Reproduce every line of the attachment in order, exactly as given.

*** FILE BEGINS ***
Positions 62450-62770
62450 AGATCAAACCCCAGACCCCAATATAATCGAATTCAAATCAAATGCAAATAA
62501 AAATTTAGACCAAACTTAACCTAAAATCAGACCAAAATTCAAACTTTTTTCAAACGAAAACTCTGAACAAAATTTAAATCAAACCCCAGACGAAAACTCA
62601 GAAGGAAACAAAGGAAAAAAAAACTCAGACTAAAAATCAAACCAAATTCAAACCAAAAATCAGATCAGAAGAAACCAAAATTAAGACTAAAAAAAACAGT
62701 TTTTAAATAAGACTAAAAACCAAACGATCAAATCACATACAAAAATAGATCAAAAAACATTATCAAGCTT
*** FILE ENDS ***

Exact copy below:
Positions 62450-62770
62450 AGATCAAACCCCAGACCCCAATATAATCGAATTCAAATCAAATGCAAATAA
62501 AAATTTAGACCAAACTTAACCTAAAATCAGACCAAAATTCAAACTTTTTTCAAACGAAAACTCTGAACAAAATTTAAATCAAACCCCAGACGAAAACTCA
62601 GAAGGAAACAAAGGAAAAAAAAACTCAGACTAAAAATCAAACCAAATTCAAACCAAAAATCAGATCAGAAGAAACCAAAATTAAGACTAAAAAAAACAGT
62701 TTTTAAATAAGACTAAAAACCAAACGATCAAATCACATACAAAAATAGATCAAAAAACATTATCAAGCTT